June 2015
Volume 56, Issue 7
Free
ARVO Annual Meeting Abstract  |   June 2015
Correlation of LC-PUFAs in serum with VLC-PUFAs and n3/n6 VLC-PUFA ratios in human donor retinas
Author Affiliations & Notes
  • Aruna Gorusupudi
    Dept of Opthamology and Visual Sci, Moran Eye Center, Salt Lake City, UT
  • Gregory S Hageman
    Dept of Opthamology and Visual Sci, Moran Eye Center, Salt Lake City, UT
  • Paul S Bernstein
    Dept of Opthamology and Visual Sci, Moran Eye Center, Salt Lake City, UT
  • Footnotes
    Commercial Relationships Aruna Gorusupudi, None; Gregory Hageman, None; Paul Bernstein, None
  • Footnotes
    Support None
Investigative Ophthalmology & Visual Science June 2015, Vol.56, 24. doi:
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      Aruna Gorusupudi, Gregory S Hageman, Paul S Bernstein; Correlation of LC-PUFAs in serum with VLC-PUFAs and n3/n6 VLC-PUFA ratios in human donor retinas. Invest. Ophthalmol. Vis. Sci. 2015;56(7 ):24.

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      © ARVO (1962-2015); The Authors (2016-present)

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Abstract

Purpose: Recently, it has been shown that a new class of non-dietary polyunsaturated fatty acids (C>26), the very long chain polyunsaturated fatty acids (VLC-PUFAs), are specifically present in vertebrate retina. Deficiency of VLC-PUFAs in retina may be a key factor in macular pathology of age-related macular degeneration (AMD) and dominant Stargardt disease (STGD3). We hypothesize that the n3/n6 LC-PUFA ratios which act as biomarkers in obesity, diabetes and various inflammatory and oxidative stress related disorders such as AMD could influence retinal n3/n6 VLC-PUFA ratios and VLC-PUFA levels. In the present study, serum LC-PUFA levels and n3/n6 LC-PUFA ratios are compared with retinal VLC-PUFA levels and n3/n6 VLC-PUFA ratios of AMD subjects and age-matched control subjects.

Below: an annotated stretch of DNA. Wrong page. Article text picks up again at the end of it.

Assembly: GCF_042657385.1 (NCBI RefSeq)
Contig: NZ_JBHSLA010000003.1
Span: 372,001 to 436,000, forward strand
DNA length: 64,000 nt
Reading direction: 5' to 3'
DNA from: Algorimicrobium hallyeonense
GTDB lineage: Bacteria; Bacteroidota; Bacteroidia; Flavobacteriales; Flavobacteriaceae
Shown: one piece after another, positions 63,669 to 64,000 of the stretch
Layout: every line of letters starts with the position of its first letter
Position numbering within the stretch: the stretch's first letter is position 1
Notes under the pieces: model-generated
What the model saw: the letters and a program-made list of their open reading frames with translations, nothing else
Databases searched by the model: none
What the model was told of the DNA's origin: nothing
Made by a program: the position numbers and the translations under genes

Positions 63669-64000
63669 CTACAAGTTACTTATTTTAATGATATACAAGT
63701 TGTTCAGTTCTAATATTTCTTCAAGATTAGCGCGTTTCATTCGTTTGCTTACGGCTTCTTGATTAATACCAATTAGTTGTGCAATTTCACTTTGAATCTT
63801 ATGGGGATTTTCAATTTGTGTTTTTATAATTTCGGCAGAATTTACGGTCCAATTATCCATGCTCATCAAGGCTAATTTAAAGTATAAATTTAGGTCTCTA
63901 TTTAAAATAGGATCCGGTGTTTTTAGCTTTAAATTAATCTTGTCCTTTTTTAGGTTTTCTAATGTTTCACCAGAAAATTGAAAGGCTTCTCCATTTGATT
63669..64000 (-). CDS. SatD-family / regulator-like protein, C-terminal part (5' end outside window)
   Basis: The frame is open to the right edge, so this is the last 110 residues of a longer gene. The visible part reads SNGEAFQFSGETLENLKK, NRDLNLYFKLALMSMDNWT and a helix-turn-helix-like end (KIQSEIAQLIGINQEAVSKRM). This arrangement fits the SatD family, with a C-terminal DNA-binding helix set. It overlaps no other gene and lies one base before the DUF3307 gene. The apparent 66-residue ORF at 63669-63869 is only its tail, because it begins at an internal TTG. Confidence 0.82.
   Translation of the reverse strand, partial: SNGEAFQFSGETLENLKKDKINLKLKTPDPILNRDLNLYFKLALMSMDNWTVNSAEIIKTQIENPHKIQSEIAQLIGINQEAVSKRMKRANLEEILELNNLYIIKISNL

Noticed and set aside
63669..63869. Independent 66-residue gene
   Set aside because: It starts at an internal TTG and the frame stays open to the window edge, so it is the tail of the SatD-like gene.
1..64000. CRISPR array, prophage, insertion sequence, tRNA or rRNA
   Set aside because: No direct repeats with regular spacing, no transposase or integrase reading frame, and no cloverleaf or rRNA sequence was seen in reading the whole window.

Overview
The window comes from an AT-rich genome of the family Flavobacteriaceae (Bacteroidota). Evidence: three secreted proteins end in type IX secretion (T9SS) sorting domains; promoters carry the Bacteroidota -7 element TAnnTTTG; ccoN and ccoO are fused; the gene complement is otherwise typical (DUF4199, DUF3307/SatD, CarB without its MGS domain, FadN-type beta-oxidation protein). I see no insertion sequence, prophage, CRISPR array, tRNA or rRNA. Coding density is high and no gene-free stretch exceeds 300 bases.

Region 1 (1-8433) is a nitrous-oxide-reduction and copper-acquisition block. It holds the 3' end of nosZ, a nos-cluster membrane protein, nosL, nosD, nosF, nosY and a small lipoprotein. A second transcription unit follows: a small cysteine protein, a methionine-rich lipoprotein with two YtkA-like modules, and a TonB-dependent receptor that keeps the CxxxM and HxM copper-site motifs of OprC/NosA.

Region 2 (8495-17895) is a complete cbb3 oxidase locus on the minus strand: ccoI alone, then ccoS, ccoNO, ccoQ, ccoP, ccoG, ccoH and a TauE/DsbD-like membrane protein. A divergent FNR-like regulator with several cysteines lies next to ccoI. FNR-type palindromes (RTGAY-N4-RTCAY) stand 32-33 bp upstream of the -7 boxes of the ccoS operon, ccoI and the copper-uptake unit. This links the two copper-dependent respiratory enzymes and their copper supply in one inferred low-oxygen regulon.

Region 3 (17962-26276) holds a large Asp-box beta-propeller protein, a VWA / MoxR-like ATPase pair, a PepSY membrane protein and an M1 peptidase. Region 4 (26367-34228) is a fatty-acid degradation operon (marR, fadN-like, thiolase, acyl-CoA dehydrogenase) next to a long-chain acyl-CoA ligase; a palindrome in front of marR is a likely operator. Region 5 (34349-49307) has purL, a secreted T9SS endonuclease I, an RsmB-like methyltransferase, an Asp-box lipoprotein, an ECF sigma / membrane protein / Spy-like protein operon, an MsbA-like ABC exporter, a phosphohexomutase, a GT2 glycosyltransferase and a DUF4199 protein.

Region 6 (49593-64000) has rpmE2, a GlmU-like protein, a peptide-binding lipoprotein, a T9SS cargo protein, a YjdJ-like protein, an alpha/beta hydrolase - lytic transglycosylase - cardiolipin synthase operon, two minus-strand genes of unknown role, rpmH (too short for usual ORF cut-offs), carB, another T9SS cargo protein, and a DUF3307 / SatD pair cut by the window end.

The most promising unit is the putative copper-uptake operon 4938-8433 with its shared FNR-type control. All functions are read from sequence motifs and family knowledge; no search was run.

Methods: Human donor eyes (16 AMD and 24 age-matched control subjects) were collected from the Utah Lions Eye Bank, and 6 mm peripheral retinal punches were used for VLC-PUFA analysis. Fatty acid methyl esters were extracted using a standardized method and analyzed by GC-MS (electron ionization mode). Two methods (A and B) were adopted; method A was used to analyze the LC-PUFAs, while method B was used to analyze C24- C36 VLC-PUFAs.

Results: The levels of LC-PUFAs in serum are in correlation with retinal VLC-PUFAs in AMD subjects (r=0.44, p=0.10) and in age-matched controls (r=0.41, p=0.05). The n3/n6 ratios of LC-PUFA in serum are in correlation with retinal n3/n6 ratios of VLC-PUFA in AMD subjects (r=0.67, p=0.01) and in age-matched controls (r=0.57, p=0.003). The n3/n6 ratios of VLC-PUFA precursors in serum are in significant correlation with the n3/n6 VLC-PUFA ratios in retina of AMD subjects (r=0.55, p=0.04) and age-matched control subjects (r=0.44, p=0.05). The levels of VLC-PUFAs in AMD patients are comparatively lower than the levels in age-matched control patients (0.61% ± 0.11, p=0.006 versus 1.01% ± 0.07, p=0.01).

Conclusions: Our findings confirm a deficiency of VLC-PUFAs in AMD eyes. The n3/n6 LC-PUFA ratios in serum serve as biomarkers to predict the n3/n6 VLC-PUFA ratios in AMD subjects and also in age-matched control subjects. Diet plays an important role in altering the levels of n3/n6 LC-PUFA ratios in blood which in turn influence the n3/n6 VLC-PUFA ratios and levels in retina with possible benefical macular on macular physiology and protection against degeneration.

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